Probably the biggest name they’re thought to be considering is six-time NHL all-star Eric Staal. The 37-year-old forward is currently not playing for anyone after helping Montreal to the Stanley Cup final last year, but Staal’s agent says he’s been working out and wants to play in the Olympics. His resumé is impressive: 1,034 points (including 441 goals) in 1,293 NHL regular-season games, plus a Stanley Cup with Carolina in 2005 and Olympic gold in 2010.
Another interesting player is 19-year-old Owen Power, who’s reportedly a lock for the Canadian team. The No. 1 overall pick in last year’s NHL draft opted to play another season at the University of Michigan and lit up the world junior championship in December, scoring a hat trick in one of the two games Canada played before the tournament was cancelled. Power also played against grown men at last year’s world championship, recording three assists in 10 games to help Canada win gold.
Among the recognizable ex-NHLers also reported to be under consideration for the team are forwards Eric Fehr and Josh Ho-Sang, defencemen Jason Demers and Cody Franson, and goalie Devan Dubnyk.
When NHLers were expected to play, Canada was favoured to win gold. Now the betting markets have defending-champion Russia as the clear No. 1, and Canada part of a following pack with Finland and Sweden. Those countries, like Russia, have solid domestic leagues.
Canada’s first game is Feb. 10 at 8:10 a.m. ET vs. Germany, which surprised everyone in 2018 by making it to the gold-medal game and nearly upsetting Russia before losing in OT. Canada then faces the U.S. on Feb. 11 at 11:10 p.m. ET, and wraps up the group stage vs. China on Feb. 13 at 8:10 a.m. ET.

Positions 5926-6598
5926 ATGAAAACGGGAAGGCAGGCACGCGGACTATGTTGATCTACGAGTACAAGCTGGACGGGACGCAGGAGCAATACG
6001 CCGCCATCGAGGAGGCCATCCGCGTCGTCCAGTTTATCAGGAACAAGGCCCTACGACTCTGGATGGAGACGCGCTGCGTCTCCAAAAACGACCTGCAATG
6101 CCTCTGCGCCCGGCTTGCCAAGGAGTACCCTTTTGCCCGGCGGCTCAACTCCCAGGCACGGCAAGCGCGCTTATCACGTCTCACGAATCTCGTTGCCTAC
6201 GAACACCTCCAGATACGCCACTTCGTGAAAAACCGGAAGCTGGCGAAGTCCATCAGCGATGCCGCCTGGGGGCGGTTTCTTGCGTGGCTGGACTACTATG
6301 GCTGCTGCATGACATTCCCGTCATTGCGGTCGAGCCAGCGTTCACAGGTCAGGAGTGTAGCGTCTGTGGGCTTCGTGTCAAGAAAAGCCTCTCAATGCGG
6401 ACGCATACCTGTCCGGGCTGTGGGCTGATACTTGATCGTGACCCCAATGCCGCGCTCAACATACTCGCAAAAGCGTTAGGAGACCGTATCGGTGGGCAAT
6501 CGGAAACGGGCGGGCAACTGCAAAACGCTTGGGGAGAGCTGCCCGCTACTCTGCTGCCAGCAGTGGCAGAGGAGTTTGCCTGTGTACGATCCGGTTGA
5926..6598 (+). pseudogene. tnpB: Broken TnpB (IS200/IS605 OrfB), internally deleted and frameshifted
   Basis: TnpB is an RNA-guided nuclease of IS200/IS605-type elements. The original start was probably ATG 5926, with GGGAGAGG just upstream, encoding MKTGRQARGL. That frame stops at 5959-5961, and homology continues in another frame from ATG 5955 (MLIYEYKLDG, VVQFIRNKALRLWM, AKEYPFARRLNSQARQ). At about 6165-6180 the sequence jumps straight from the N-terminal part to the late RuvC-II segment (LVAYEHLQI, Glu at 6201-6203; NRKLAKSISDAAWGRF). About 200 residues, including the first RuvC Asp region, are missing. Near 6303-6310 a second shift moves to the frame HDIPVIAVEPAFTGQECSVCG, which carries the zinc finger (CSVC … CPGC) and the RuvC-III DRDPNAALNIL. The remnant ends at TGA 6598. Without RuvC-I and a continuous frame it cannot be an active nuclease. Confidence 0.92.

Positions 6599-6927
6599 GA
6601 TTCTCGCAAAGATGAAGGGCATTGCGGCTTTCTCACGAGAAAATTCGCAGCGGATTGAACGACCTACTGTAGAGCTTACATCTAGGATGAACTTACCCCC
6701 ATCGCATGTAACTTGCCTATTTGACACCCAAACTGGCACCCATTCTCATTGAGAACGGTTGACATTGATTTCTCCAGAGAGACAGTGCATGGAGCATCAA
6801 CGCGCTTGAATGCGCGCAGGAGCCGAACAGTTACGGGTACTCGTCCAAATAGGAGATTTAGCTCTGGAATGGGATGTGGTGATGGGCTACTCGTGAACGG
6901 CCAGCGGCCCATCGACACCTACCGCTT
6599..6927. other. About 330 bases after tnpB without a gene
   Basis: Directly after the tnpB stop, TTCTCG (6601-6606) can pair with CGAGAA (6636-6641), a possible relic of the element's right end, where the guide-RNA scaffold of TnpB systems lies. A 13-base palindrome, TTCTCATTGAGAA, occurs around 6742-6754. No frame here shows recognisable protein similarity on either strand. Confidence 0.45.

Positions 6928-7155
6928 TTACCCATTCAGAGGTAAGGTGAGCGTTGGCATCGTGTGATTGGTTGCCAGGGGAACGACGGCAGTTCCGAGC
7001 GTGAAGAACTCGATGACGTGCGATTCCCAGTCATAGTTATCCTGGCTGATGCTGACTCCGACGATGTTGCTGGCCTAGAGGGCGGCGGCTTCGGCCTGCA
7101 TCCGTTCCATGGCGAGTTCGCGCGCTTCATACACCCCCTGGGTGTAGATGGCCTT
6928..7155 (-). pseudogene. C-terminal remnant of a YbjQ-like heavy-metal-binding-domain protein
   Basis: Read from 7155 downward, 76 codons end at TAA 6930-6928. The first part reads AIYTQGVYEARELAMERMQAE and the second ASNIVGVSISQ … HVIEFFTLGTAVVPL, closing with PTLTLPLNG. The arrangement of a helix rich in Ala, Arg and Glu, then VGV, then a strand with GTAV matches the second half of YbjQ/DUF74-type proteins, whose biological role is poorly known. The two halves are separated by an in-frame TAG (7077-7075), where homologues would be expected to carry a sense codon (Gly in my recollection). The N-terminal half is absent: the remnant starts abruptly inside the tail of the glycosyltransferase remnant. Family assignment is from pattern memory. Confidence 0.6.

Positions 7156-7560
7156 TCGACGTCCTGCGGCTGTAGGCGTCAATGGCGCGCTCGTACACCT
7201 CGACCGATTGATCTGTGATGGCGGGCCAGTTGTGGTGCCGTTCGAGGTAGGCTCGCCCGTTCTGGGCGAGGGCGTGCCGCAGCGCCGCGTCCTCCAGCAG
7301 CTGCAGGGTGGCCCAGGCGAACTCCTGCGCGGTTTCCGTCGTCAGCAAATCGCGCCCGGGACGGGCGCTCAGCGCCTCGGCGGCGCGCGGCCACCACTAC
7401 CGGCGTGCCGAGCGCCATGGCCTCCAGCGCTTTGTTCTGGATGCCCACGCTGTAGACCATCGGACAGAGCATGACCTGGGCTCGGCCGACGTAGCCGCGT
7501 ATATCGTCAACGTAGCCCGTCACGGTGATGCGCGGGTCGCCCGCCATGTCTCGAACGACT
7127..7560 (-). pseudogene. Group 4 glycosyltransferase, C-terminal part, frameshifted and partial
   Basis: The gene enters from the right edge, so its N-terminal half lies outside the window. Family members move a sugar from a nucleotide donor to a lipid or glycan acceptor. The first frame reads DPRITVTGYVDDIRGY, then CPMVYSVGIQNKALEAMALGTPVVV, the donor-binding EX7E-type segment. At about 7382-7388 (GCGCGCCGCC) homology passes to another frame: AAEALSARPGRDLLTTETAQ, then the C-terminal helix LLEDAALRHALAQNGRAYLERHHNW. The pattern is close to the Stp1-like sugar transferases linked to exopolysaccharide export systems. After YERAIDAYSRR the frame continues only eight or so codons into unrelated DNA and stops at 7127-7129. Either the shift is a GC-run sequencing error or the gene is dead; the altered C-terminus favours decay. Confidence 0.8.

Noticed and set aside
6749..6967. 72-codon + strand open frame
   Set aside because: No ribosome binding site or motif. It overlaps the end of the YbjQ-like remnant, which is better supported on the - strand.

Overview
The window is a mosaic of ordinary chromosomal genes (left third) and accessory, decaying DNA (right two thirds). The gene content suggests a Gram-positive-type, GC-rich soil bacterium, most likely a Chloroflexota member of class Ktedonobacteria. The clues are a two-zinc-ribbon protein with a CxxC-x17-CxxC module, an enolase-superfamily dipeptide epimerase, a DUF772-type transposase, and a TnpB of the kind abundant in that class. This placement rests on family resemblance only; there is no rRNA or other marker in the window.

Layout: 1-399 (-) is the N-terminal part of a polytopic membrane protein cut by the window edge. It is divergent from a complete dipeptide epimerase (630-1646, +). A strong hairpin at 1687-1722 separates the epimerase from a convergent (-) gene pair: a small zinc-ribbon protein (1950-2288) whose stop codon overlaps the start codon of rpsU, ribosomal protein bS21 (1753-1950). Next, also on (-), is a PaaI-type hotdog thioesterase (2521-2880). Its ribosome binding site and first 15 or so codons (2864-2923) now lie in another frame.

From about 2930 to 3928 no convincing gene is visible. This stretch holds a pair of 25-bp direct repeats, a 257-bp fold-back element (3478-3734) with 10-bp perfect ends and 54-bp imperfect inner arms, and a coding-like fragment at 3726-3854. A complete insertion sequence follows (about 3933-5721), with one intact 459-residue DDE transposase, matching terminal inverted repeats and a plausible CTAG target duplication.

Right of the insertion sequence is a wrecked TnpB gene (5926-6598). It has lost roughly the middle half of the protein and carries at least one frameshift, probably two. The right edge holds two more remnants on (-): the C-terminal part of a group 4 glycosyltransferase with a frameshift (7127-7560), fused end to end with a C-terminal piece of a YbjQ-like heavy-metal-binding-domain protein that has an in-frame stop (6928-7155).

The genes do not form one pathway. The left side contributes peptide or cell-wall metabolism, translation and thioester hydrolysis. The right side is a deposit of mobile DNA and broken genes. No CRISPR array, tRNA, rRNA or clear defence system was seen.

Everyone in the men’s tournament advances to the playoffs, but the winner of each of the three groups and the top second-place team advance directly to the quarter-finals. The rest must survive a one-game qualification playoff to join them. Those games are on Feb. 14 and 15 in Canadian time zones, and the quarters on Feb. 15 and 16. The gold-medal game is Feb. 19 at 11:10 p.m. ET.
The Novak Djokovic saga took another twist. The world No. 1 is still on track to play in the Australian Open starting next week after a judge on Monday overturned (on procedural grounds) the decision by border officials to revoke Djokovic’s visa because they felt his exemption to the country’s vaccination requirement for foreign visitors was invalid. However, Australia’s immigration minister has the power to deport Djokovic, and he may choose to wield it after the tennis star appears to have been caught in both a lie and some careless behaviour. Part of Djokovic’s argument for not needing to be vaccinated against COVID-19 to enter Australia is that he claims he recently recovered from the illness, and thus has some natural immunity. But reporters discovered that, at the time Djokovic claimed to have been infected (and knew so), he did an interview and photo shoot in his native Serbia while not wearing a mask. Reports also pointed out that Djokovic’s claim to Australian officials that he did not travel for 14 days prior to his flight to Melbourne is untrue based on social-media posts placing him in Serbia and in Spain during that period. Djokovic admitted via written statement today that he made an “error in judgement” by doing the interview when he was infected. He blamed the inaccurate travel declaration on his support team for “ticking the incorrect box” on his form. Read more about the latest in the Djokovic controversy here.